Jobstown videos central to defence criticism of Garda evidence

Video evidence in trial was not subject to ‘human frailties’, judge advised jury

Defendants in the Jobstown trial leave the Dublin Circuit Criminal Court after they were all found not guilty on charges of the false imprisonment of then-tanaiste Joan Burton at a water protest in Jobstown in 2014. Photograph: Collins Courts

Defendants in the Jobstown trial leave the Dublin Circuit Criminal Court after they were all found not guilty on charges of the false imprisonment of then-tanaiste Joan Burton at a water protest in Jobstown in 2014. Photograph: Collins Courts


Seán Guerin, Paul Murphy’s defence counsel in the Jobstown trial, made a number of criticisms of the Garda handling of the case, including accusing a Garda superintendent of being “part of a conspiracy to pervert the course of justice”.

Rejecting Guerin’s allegations, Supt Daniel Flavin denied he was part of a conspiracy and said he was “absolutely not” trying “to get a charge preferred against Mr Murphy by the DPP”.

The main criticisms from all of the defence counsel during the long-running trial arose from conflicts between Garda testimony and what could be seen in the extensive video evidence that featured during it.

However, there was also criticism the accused were arrested in early-morning raids and had not been asked to come to the station voluntarily, and that other protesters were not interviewed.

The charges involved the alleged false imprisonment of former Labour Party leader Joan Burton and her then adviser Karen O’Connell after they had attended a ceremony in the An Cosán centre.

All of the witness testimony came from Garda witnesses, other than that of Burton, O’Connell and the founder of the An Cosán education centre in Jobstown, Minister for Children Katherine Zappone.


A video was played to the jury showing Murphy addressing the crowd through a loudhailer and saying there were two options, either to “let them go in half an hour . . . or we just keep her [Ms Burton] here”.

At this stage, Burton and O’Connell were in a Garda 4x4 on the Fortunestown Road, surrounded by protesters.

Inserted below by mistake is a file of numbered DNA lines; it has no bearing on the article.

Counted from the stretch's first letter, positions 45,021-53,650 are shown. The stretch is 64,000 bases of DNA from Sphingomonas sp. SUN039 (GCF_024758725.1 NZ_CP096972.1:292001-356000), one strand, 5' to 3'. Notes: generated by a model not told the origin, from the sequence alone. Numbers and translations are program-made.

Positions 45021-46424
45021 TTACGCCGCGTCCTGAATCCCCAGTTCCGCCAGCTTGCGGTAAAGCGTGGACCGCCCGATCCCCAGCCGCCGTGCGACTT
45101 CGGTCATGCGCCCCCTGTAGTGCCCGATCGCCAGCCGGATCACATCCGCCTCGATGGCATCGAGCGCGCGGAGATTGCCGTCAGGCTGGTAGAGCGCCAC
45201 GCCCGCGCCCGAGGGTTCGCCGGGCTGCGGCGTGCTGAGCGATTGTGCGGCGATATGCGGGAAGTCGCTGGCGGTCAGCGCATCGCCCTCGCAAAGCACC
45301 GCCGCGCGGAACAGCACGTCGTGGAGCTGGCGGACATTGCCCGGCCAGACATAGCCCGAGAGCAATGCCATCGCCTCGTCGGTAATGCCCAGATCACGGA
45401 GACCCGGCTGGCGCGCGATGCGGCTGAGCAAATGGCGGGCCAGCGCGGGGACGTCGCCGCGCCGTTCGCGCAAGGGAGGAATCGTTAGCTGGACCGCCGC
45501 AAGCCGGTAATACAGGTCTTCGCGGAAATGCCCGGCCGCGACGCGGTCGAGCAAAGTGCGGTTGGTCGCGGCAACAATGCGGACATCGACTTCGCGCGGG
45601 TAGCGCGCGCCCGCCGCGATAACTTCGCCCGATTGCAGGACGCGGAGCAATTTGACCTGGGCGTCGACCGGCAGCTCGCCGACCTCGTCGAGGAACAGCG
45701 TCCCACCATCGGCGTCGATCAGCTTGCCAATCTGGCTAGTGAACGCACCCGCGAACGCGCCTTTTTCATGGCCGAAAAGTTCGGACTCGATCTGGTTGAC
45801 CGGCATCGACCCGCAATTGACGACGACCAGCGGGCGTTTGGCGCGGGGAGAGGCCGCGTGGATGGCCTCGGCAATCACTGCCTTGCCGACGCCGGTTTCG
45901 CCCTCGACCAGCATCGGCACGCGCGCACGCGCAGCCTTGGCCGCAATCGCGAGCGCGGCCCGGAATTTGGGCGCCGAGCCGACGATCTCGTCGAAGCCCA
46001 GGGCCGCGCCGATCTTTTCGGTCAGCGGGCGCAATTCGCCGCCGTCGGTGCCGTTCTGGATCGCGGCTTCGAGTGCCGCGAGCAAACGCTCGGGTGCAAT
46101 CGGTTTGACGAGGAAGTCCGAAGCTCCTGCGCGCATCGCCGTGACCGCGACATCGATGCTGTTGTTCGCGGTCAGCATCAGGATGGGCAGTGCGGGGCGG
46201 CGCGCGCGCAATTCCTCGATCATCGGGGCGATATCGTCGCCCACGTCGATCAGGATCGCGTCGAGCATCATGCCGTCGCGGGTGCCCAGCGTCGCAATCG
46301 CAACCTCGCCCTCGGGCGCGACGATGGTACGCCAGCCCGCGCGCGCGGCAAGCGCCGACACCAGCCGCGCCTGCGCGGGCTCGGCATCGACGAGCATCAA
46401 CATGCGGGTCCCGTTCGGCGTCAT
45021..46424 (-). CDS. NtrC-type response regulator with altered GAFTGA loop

The video showed a woman, who introduced herself as Killinarden resident, saying, to loud cheers from the crowd: “I vote that we keep Joan here all night. She’s on our turf now and she’s staying.”

South Dublin county councillor Michael Murphy is then seen taking the megaphone and telling the crowd, “I don’t think staying here is an option.” He proposed allowing the 4x4 to get to the Tallaght bypass. It was estimated “slow-marching” the vehicle to the nearby Tallaght bypass would take half an hour.

Supt Flavin insisted he had heard Paul Murphy say in one of his addresses to the crowd: “Will we let her go, or will we keep her here all night?”

Guerin said if there was no video footage, “the unfortunate Mr Paul Murphy would have a hard time persuading the jury that the gardaí weren’t telling the truth.”

Insp Derek Maguire also told the court he had heard Paul Murphy say “they were going to take a democratic vote whether to let her go or hold on to her for the night”.

Michael Murphy’s counsel, Raymond Comyn SC, told the trial there was “something rotten at the core of this investigation” because evidence given by gardaí was proved “demonstrably wrong” in court by video footage.

He was critical of the gardaí for not finding “crucial” YouTube footage which showed his client speaking through a loudhailer and proposing to move the protest on, warning against “argy bargy”, and saying: “This isn’t what we came here for.”

Another Garda witness, Jonathan Ryan, was questioned at length about his evidence concerning the vote. He said a vote was held and a “unanimous” decision arrived at to continue to detain Burton.

Shown the video footage where Michael Murphy and Paul Murphy voted in favour of the vehicle being allowed continue down the Fortunestown Road, only to be outvoted by most of those present, he was questioned by Guerin about his understanding of the word “unanimous”.

Garda Ryan said he had given his evidence as honestly and truthfully as he could, based on what he had seen and heard.

Lengthy legal submissions were made by the defence counsel during the trial, in the absence of the jury, that there was not sufficient evidence to justify the charges being put to the jury.


Judge Melanie Greally did not accept the arguments and allowed the charges go to the jury for consideration. The jury found all accused not guilty, and the verdicts were unanimous.

In two recent high-profile trials involving the former Anglo Irish Bank chairman Seán FitzPatrick, charges brought against him were not put to the jury. In one case this was because a judge decided the evidence was insufficient to justify it being put to a jury, while in the other it was because the evidence was insufficient for it to go to a jury and also because the investigation that led to the charges being brought, the judge said, fell short of the impartial, unbiased investigation an accused was entitled to.

In her charge to the jury, Judge Greally noted the discrepancies between some of the Garda evidence and the video footage, and advised that the footage be treated as the principal evidence, as it was not subject to “human frailties”.

She also pointed out not everything that happened on the day could be presumed to have been captured on video.

During the trial the judge also ruled that a request early on the day in question in Jobstown, from Insp Maguire, that the protesters leave, did not involve the necessary wording under public-order laws. This meant that rather than being a direction people were obliged under law to obey, it was merely a request.